Ready to unleash your inner big kahuna? Catch a wave at surf camp
When it comes to learning to surf, says Ed Guzman, “there arethree critical elements. Good wave conditions, good equipment, andgood instruction.”
Guzman should know. As head of Club Ed International Surf Schooland Camps in Santa Cruz, California, he’s part of a revolutionthat’s making surfing accessible even to those of us who aren’tbuffed, tattooed, and 19. Right now, Guzman is beaming because,after a 10-minute tutorial on the beach―pop up quickly,crouch low, feet wide, weight over the center of theboard―one of his beginners stands, albeit shakily, on hervery first wave, her face an open book of surprise and elation.
“Another life ruined,” he says.
“It’s easy if you take it step by step” Any surfer, beginner orexpert, will tell you that riding a wave is one of life’s finestpleasures. As Guzman, a surfer since 1969, informs us on our firstday of camp, “It’s going to blow your mind.”
First, though, your mind has to remove a roadblock―thefear that you won’t be able to do this. “Even if you’re over 40, ifyou’re reasonably fit,” says Guzman, “you can surf.” Club Ed’sclients have ranged from age 4 to age 70.
The weeklong camps work simply: You eat, sleep, and breathesurfing. But there’s a paradox involved. Once mastered, surfing isfreewheeling improvisation, a dance between wave and rider. Butlearning to ride a wave requires a methodical bricklayer’sapproach.
“You have to learn how to stand up,” instructor David Schulkintells us. “But you also have to learn where to sit to catch thebest waves, when to paddle to catch the wave, how to paddle outthrough waves. There’s a lot to learn, but it’s really easy if youtake it step by step.”
On our first morning we line up our surfboards in the sand.Unlike most surfboards, which are made of foam coated in fiberglass(i.e., very hard), the surfboards Club Ed employs are made of softfoam. They are also long (9 to 10 feet), thick, and wide, makingthem easier to paddle and nearly as stable as the Queen Mary(element number one, the right equipment).
We stand in our wet suits watching the small waves. They wellup, then crumble gently, making it easier for beginners to standand slide down their fronts (element number two, the rightconditions). Some campers are itching to get in the water, butGuzman stops us in the sand (element number three, the rightinstructor).
First we move through a series of stretches. Then we lie stomachdown on our boards, shifting and squeaking until we are where weneed to be: head, hips, and legs (pressed together) aligned, aneoprene arrow running straight down the middle of the board.
Properly centered, we practice popping to our feet.
“Hands at the base of your ribs,” croons Guzman. “Push up withyour arms and slide your feet under you into a wide stance.Standing has to be a quick movement. Fast is easy. Slow isdifficult.”
We run through this numerous times until Guzman is happy. Thenwe receive an indoctrination in wave formation (waves form whenwind blows across the water), wave nomenclature (the highest partof the wave, and the best place to catch one, is the peak), andwave etiquette. (The wave belongs to the first surfer who catchesit. Dropping in on someone who’s already riding a wave is bothdangerous and taboo.)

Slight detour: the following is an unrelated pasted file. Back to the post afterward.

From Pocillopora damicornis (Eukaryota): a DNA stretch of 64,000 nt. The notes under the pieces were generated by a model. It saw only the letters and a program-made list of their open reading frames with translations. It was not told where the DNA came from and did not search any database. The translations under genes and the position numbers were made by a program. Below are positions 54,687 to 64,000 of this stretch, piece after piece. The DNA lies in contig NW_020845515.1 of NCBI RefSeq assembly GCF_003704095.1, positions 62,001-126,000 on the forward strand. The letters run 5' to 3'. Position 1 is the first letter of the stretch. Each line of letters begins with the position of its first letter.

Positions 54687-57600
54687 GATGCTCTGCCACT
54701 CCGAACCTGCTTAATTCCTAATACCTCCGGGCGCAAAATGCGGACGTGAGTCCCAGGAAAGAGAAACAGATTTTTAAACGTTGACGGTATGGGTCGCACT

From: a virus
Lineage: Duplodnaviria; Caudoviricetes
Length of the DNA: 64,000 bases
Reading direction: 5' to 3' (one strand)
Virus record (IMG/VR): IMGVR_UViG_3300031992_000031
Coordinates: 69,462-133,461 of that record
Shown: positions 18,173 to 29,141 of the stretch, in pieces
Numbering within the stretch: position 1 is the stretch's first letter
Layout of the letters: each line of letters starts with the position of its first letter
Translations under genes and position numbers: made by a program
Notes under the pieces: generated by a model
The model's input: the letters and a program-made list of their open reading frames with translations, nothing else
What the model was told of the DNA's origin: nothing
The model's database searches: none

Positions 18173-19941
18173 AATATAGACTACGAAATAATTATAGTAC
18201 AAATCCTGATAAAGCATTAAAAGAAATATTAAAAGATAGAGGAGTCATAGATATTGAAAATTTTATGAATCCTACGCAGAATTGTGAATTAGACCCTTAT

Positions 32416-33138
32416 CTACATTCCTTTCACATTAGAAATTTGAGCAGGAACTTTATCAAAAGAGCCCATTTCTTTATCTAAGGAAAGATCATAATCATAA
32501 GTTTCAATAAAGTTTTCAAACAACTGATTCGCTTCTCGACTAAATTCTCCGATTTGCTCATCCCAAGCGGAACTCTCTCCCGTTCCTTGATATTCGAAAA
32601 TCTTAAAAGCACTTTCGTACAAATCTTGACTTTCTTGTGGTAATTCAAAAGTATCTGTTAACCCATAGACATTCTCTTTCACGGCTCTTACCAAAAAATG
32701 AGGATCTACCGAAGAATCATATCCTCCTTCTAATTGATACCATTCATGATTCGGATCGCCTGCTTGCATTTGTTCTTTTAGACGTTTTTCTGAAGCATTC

By the time we paddle out 15 minutes later, the cool brace ofthe Pacific Ocean seeping into our suits, we are a font ofoceanographic knowledge and good manners.
Apparently, Guzman’s tutorial sticks. Kelly Grace stands on hervery first wave. Devon Porpora totters to his feet a few waveslater. Guzman and Schulkin paddle between students, giving adviceand well-timed pushes to help campers catch waves.
Three hours later, over lunch, Grace shakes her head. “My armsare a little sore, but I’m really excited,” she says. “It’s been along time since I’ve done anything this fun.”
Heeding the call
Most of Guzman’s students are raw beginners―but there is asmall percentage who are not.
Lance Maki is 55, a burly, gregarious doctor so passionate aboutsurfing that he is listed as “Dr. Maki Surfer Dude” on surgeryrotations. But no amount of passion can overcome geography. Priorto moving to Stockton, California, six months ago, Lance spent 30years in the Midwest, putting a serious dent in the surfing skillsgained during his youth.
“I’m an average surfer,” Maki tells me. “No one will ever say,’Wow, that guy’s hot.’ In fact, a lot of days I’ll go out and I’lllook horrible.”
Maki and I are cut from the same cloth. I have surfed for 25years, but for the last decade, family and job have cut into mywater time, and my surfing skills have receded with myhairline.
Luckily for us, Guzman and Schulkin prove as adept with rustysurfers as they are with beginners. I learn how to pump mysurfboard to keep my speed up on small waves. I learn how to do athrilling little trick called a reentry―swoop up from thebottom of the wave to meet the crest as it comes pitching over,producing a brief moment of gravity-free ecstasy.
A quality surfing camp offers various niceties, and Club Ed hasthem all. It’s based in a eucalyptus-shaded campground at ManresaState Beach. The food is first-rate. A masseuse comes to campmidweek. Mike DeGregorio, a local surfer and videographer, shows upand films us.
Of course, taking a single lesson is also an option. But aweeklong camp, by definition, offers things you won’t find in aday―the opportunity to surf different spots, and the chanceto enjoy the camaraderie of your fellow campers. Each of us at ClubEd were privy to the taste of salt on our lips, the press of warmsun on our face. And when we woke every morning, the sound of thewaves came to us, like a whisper, calling.